Anyone who has written such a document knows how hard they are to do as you can’t know everything at the start of a project and over time things change. Having previously worked in ISO regulated companies, where the audit history of a document was almost more important than the information in the document itself, I know how onerous, time-consuming and false those systems can end up being. Many is the time when everyone in a discussion knows what is going on but you still have to write it up, review and approve it, before it can be officially logged in a system that is rarely referenced.

Monitoring the flow of information, trickling it into your documentation as and when needed, making quick decisions and trusting your instincts certainly feels like a more natural way to work. It does mean that there is no such thing as a final document and there is a chance you will publish something that is wrong; yet it is the very possibility of that happening which keeps itself in check. Allowing people to make their own decisions instills a higher level of professionalism and lowers the number of errors.

It’s not suitable for everyone and some industries wouldn’t enter it but it’s an interesting way to work. Limiting the amount of information you have available, and making decisions based on those seems wrong but it does work. You just need to be brave.

Write the docs first

I’m currently pondering a proposal, suggesting to our Dev team that we write the user documentation first, and then use that as the basis of what the product should deliver.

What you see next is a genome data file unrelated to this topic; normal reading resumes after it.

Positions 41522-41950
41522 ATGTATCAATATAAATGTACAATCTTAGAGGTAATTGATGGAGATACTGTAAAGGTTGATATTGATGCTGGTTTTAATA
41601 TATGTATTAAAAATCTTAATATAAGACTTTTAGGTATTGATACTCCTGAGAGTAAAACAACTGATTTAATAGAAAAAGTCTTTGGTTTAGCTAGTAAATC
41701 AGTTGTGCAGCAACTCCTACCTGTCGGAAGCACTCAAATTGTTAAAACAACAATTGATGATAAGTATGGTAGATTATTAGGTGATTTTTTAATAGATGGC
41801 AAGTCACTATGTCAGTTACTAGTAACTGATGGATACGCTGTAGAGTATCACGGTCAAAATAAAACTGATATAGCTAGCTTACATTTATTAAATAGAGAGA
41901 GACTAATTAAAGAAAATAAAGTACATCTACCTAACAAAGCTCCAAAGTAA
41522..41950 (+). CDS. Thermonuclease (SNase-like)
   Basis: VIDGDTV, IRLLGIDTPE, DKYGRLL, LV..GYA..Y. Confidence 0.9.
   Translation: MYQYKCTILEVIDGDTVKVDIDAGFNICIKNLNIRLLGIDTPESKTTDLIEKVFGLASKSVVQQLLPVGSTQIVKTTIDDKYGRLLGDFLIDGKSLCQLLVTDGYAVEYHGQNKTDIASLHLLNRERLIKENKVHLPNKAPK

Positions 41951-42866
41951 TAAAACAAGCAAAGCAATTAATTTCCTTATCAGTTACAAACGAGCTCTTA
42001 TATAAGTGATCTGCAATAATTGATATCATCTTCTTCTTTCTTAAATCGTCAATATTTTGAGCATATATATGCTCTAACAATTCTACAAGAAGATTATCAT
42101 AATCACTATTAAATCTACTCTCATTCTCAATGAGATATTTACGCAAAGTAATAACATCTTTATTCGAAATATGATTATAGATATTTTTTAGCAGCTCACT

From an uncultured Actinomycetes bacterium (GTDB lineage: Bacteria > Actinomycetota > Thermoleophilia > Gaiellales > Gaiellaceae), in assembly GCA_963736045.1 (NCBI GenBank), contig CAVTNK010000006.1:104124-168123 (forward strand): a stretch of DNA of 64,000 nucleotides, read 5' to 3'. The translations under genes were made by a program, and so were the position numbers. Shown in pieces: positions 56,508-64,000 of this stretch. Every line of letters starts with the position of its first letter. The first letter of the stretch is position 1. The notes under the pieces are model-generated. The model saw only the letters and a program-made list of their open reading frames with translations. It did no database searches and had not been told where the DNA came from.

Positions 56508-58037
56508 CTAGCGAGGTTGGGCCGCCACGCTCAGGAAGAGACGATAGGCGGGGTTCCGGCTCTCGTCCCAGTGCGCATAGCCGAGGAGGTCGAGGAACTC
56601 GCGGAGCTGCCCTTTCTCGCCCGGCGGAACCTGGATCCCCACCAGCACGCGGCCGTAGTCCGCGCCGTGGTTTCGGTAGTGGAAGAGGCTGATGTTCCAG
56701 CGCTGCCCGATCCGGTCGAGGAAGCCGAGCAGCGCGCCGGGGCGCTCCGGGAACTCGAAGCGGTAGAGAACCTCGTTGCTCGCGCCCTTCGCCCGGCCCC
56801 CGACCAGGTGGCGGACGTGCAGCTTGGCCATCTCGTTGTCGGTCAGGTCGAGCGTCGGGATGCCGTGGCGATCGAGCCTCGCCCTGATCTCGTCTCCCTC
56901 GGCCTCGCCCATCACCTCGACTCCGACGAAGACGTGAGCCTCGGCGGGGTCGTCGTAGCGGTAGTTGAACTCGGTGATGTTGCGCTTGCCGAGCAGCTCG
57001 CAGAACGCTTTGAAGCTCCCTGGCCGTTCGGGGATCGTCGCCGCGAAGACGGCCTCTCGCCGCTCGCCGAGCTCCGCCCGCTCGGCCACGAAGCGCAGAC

This wouldn’t work for everyone but given that an XP environment encourages little (well, less) documentation than a more traditional ISO style project, then having a draft of the user documentation would be beneficial in many ways:

  1. Early design thoughts are often lost as they are translated into the stories used to develop the functionality. Fleshing these out into more fully formed documentation would better capture that information, and focus it on the user.
  2. Earlier consideration of the “what ifs” will likely come of this, pushing thoughts and discussions out into areas that the documentation needs to cover but which might not be considered as they might not be part of the software.
  3. Focussing on the final product, rather than just the next piece of functionality, should make the big picture easier to see, allowing the developers to better understand WHY they are working on a particular piece of functionality.
  4. Testing/QA can use the documentation to validate the software that is being produced. If it doesn’t match the documentation, it’s wrong.
  5. Anyone coming late to the team can get up to speed much quicker.

I’m still thinking this through, and by pushing on with the documentation, sometimes even striding ahead of development, the technical author can help with the finer details of the implementation, running through some of the scenarios (or edge cases, or “unhappy path trails” depending on your lexicon) before they have been approached by development, blazing a trail for them to follow. After all, we spend a lot of our time considering things the readers of our documentation are likely to ask, if the answers need to come through the software then what better way to develop the solution?

All of this would, of course, be in close consultation with the development team but I think it might be an interesting experiment to try.

Anyone got any thoughts? Pros? Cons??

Update: I posted about this on the TechWR mailing list, and Andrew Warren pointed me at his previous response on this topic. Interesting.